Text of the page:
A state plan to release about 3,500 inmates from Colorado prisons for budgetary reasons has Boulder County authorities concerned about potential crowding at the county jail. But, they say, they're also optimistic that the measure will lead to smarter sentencing.
The state plan to help save $320 million will release 15 percent of Colorado's 23,000 inmates over two years, and an additional 2,600 parolees will be released from intense supervision.
Only prisoners who are within six months of their mandatory release date and have served at least half of their supervised term will be eligible for early release. Sex offenders won't qualify, and other offenders, such as people who've committed violent crimes, will undergo rigorous reviews.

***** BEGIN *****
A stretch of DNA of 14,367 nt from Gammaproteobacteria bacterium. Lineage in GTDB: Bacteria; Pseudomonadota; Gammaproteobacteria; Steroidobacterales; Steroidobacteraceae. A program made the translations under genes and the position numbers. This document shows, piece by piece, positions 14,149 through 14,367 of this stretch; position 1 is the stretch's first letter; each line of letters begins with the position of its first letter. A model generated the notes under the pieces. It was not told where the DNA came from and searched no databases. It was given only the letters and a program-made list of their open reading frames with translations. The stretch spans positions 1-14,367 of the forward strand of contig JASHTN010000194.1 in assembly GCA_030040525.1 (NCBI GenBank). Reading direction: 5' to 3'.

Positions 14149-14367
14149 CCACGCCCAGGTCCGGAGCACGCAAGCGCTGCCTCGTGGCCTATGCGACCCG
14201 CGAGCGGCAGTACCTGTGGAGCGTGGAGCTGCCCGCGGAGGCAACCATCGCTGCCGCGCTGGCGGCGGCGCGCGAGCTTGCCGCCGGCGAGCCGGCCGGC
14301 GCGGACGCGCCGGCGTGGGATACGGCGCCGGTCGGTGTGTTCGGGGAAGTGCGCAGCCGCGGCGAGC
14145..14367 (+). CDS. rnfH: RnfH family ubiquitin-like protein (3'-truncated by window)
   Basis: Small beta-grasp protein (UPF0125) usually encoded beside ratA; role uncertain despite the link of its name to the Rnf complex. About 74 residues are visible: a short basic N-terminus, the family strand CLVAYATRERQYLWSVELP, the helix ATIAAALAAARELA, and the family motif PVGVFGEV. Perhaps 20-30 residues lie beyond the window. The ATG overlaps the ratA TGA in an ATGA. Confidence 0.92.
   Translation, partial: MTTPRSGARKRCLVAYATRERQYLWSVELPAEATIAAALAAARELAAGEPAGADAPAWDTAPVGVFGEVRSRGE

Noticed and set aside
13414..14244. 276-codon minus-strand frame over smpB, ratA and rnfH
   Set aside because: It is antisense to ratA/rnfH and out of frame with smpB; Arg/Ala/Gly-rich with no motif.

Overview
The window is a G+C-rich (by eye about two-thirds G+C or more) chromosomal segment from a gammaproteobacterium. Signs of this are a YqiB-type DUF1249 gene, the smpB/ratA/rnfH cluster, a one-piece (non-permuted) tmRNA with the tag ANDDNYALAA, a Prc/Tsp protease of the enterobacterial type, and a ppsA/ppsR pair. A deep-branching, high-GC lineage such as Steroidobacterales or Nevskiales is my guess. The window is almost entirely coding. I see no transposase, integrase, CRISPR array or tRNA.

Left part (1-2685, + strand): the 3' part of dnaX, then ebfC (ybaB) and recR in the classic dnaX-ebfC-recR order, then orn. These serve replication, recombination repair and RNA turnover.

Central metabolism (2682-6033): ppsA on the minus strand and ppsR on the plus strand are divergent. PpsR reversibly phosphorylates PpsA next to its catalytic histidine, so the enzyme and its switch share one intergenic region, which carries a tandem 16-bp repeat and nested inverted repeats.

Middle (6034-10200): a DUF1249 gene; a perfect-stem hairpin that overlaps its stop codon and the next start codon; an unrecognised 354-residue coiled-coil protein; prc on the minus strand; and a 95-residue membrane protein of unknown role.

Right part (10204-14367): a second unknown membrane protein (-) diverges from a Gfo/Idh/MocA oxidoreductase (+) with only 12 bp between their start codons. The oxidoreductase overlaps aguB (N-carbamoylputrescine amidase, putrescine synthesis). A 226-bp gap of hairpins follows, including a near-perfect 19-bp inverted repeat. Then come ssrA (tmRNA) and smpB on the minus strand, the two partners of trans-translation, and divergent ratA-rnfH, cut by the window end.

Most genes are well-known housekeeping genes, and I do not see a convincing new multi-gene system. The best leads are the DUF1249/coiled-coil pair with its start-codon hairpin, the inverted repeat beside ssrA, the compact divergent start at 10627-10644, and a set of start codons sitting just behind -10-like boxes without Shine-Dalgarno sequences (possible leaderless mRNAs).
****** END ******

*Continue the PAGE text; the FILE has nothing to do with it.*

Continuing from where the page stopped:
Boulder County Sheriff Joe Pelle said he's concerned that prisoners who are released early might be more likely to re-offend and end up back in the county jail. The state's reduction in prison staff and space also might leave criminals who are sentenced in Boulder County in the local jail longer -- until there is room for them in a state facility.
"When you start doing prison cuts and eliminating bed space, people who get sentenced for crimes are sent back to the county jails to await transfer from the state," Pelle said. "But the state can never take them, and they end up in the county jail forever. That is expensive and causes overcrowding."
On the other hand, Pelle said, he supports statewide sentence reform, and the state's budget-driven prison changes could ensure a systematic shift in how convicted criminals are sentenced.